Comparing F# to Python

3 min readMar 26, 2021


scripting with #r NuGet and comparing some python syntax

F#5 in action in vscode + ionide

Getting Started

mkdir fsx && cd fsx; touch new.fsx; code .


Ionide is a great F# cross-platform IDE plug-in for VScode, it works pretty well for F# scripting but sometimes might need you to clear cache or restart vscode though.

I will also compare a bit of F# and Python between the lines, as python is the de-facto standard for scripting in 2021.

A function in Python

def sum(a,b): 
return a + b

The same function in F#

let sum a b = a + b // or quicker, let sum = (+)

A class in Python

class Dog:
species = "Canis familiaris"

def __init__(self, name, age): = name
self.age = age

def description(self):
return f"{} is {self.age} years old"

def speak(self, sound):
return f"{} says {sound}"

A class in F#

type Dog(name,age) =
member val Description =
$"{name} is {age} years old"
member this.Speak(sound) =
$"{name} says {sound}"
member val Species = "canis familiaris"

Manipulating Sequences (*)

F#: with the pipe operator |> and List module functions:

let sumOfEvenNumbersFromOneTo100Adding1 =
|> List.filter (fun x -> x % 2 = 0)
|> (fun x -> x + 1)
|> List.sum //2600

Python: using the list module (there is no pipe operator, more verbose)

sample2 = range(1,101) # 1..100
filteredList = list(filter(lambda x : x % 2 == 0, sample2))
addOneList = list(map(lambda x : x + 1 , filteredList))
total = sum(addOneList) # 2600

List Comprehensions (*)

F#: list comprehensions are a powerful construct enabled by computation expressions, so regular F# code is valid within a list comprehension!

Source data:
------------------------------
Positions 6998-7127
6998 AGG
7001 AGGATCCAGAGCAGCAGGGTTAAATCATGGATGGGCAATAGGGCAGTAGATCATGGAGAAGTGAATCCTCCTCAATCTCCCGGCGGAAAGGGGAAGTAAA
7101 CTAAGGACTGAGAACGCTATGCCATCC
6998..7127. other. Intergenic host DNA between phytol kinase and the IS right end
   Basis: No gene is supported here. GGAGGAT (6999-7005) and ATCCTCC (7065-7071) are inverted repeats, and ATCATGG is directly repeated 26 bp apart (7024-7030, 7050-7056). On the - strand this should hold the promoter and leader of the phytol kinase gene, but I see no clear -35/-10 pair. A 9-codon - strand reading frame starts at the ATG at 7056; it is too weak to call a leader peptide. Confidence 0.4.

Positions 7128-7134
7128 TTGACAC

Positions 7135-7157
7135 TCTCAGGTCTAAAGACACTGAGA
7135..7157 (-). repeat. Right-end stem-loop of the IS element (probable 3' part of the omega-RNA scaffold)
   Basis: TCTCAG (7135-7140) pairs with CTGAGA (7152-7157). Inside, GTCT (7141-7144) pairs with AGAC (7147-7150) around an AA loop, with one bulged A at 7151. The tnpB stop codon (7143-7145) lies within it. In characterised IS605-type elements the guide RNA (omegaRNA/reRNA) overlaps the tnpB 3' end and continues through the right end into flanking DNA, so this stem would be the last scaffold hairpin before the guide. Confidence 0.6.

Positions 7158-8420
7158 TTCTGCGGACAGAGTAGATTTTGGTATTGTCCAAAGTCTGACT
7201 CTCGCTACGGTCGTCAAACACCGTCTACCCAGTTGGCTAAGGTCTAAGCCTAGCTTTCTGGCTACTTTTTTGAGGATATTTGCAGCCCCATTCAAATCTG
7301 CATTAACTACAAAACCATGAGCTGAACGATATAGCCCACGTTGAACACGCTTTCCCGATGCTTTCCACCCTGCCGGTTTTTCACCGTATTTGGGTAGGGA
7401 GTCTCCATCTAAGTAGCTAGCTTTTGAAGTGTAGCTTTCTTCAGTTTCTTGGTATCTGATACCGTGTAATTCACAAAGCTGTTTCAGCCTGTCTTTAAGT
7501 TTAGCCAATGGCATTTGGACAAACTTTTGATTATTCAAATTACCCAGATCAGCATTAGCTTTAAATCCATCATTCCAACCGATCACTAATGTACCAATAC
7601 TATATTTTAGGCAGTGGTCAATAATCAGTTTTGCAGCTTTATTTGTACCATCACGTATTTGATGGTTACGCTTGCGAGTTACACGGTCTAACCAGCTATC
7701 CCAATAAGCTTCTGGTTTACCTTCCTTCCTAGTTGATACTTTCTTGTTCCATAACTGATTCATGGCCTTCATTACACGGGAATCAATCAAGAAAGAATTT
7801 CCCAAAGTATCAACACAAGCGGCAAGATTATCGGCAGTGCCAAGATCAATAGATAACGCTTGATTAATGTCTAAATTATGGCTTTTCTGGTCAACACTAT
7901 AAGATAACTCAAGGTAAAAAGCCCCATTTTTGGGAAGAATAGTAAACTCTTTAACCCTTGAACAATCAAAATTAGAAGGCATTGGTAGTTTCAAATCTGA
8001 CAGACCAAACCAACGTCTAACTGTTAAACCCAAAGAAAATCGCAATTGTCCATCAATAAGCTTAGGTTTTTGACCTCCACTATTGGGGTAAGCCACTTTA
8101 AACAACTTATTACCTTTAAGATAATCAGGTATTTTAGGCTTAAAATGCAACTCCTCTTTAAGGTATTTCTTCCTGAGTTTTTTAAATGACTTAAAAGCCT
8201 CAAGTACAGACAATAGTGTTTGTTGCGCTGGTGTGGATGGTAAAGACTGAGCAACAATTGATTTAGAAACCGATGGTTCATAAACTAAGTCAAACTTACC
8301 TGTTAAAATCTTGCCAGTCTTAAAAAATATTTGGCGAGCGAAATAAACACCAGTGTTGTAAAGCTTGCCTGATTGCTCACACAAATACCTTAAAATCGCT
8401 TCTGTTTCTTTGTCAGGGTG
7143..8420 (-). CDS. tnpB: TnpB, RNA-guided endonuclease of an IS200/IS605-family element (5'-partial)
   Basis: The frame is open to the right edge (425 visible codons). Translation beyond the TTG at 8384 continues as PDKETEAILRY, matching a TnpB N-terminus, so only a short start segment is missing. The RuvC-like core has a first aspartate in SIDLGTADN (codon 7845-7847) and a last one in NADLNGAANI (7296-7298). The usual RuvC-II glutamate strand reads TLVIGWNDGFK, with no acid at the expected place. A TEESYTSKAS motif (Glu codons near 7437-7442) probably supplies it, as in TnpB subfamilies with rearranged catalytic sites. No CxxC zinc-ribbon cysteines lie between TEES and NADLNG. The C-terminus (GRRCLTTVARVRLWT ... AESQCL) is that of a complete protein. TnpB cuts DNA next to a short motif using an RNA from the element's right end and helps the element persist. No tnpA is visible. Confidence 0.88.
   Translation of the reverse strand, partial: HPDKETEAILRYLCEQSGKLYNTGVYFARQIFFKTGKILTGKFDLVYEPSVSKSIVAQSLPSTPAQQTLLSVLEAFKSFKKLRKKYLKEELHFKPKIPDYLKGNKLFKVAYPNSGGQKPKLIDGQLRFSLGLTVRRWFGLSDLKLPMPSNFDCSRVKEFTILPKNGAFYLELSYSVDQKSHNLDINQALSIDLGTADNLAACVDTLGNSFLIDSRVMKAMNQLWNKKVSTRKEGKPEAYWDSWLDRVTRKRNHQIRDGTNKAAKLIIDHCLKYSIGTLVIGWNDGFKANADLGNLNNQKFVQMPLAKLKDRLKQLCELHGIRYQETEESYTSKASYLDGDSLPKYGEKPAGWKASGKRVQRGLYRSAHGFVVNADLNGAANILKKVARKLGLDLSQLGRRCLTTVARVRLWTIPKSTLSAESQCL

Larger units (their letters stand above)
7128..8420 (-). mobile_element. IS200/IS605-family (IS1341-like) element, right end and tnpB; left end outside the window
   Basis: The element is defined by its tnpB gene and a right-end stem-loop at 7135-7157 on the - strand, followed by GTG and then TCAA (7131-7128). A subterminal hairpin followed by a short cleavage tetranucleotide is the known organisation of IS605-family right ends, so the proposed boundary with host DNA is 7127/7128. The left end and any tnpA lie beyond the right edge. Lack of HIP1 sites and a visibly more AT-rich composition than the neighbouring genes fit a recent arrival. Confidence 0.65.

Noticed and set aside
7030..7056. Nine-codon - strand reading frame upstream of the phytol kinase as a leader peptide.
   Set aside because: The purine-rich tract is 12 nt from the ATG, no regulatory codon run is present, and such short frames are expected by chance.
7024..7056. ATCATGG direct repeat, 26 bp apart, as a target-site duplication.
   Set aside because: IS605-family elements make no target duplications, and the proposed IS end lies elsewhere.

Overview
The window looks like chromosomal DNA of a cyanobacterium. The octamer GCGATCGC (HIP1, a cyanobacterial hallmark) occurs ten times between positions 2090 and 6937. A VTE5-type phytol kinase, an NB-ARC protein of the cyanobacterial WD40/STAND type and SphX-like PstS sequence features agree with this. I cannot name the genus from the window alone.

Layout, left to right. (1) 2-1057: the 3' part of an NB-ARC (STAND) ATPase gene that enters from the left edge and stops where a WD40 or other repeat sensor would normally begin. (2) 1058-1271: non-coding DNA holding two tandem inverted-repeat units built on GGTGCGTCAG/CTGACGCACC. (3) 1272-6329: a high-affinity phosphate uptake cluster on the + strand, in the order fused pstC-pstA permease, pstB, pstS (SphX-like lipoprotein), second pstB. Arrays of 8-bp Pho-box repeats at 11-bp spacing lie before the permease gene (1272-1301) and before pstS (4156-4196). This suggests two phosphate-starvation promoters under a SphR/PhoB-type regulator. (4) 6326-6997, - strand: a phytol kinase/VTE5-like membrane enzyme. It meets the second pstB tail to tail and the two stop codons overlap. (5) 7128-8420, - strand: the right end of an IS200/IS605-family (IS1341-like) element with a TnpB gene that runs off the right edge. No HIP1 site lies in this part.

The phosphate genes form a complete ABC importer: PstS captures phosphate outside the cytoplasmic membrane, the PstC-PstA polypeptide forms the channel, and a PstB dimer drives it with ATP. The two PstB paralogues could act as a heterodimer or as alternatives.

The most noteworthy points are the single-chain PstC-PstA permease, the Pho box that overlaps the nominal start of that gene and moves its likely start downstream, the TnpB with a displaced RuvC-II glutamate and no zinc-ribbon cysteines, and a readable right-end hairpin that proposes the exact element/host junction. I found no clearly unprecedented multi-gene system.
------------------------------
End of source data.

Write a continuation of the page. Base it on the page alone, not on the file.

let listComprehension =
for x in [1..100] do
let z = "hello" // just to show you can!
if x % 2 = 0 then
yield x + 1 // value is returned whenever we want

Python: also has list comprehensions, but not all Python code is valid within a list comprehension but just a subset, kind of like a “query subset” of Python?

list_comprehension = 
x + 1 # value is always returned at the top
for x in range(1,101) # 1..100
if x % 2 == 0

As we see both languages allow for working with data and sequences, but in my view F# beats Python both in succinctness, typing and capabilities here.

Reading a JSON file

As an example task, we want to read some fields in a json file, so parse it and display the captured value on the console.

In Python

import json
with open('test.json', 'r') as myfile:
data =
obj = json.loads(data)

In F# with JsonParser

#r "nuget: FSharp.Data"
open FSharp.Data
open FSharp.Data.JsonExtensions // ? op
let result =
(__SOURCE_DIRECTORY__ + "/test.json")
|> System.IO.File.ReadAllText
|> JsonValue.Parse
printfn $"{result?Hello}"

In F# with Type Providers

#r "nuget: FSharp.Data"
open FSharp.Data
let jsonFilePath = __SOURCE_DIRECTORY__ + @"/test.json"
type MyJson = JsonProvider<jsonFilePath>
let result = MyJson.Load(__SOURCE_DIRECTORY__ + "/prod.json")
printfn $"{result.Hello}" //strongly typed!

Reading a CSV file



import csv

with open('test.csv') as csv_file:
csv_reader = csv.reader(csv_file, delimiter=',')

for row in csv_reader:
print(row[0]) //Name


#r "nuget: FSharp.Data"
open FSharp.Data
let csvPath = __SOURCE_DIRECTORY__ + "/test.csv"
type MyCsv = CsvProvider<csvPath, ",">
for row in MyCsv.GetSample().Rows do
printfn $"{row.Name}" // first column header = Name

Plotting some lines with Plotly


import as px

df = list(range(1, 11)) //1...10
fig = px.line(df)


#r "nuget: XPlot.Plotly"

open XPlot.Plotly

[ 1 .. 10 ] |> Chart.Line |> Chart.Show

Starting a local web server


from flask import Flask

app = Flask(__name__)

def index():
return 'Hello World!''', port=81)


#r "nuget: Suave"
open Suave
startWebServer defaultConfig (Successful.OK "Hello World!")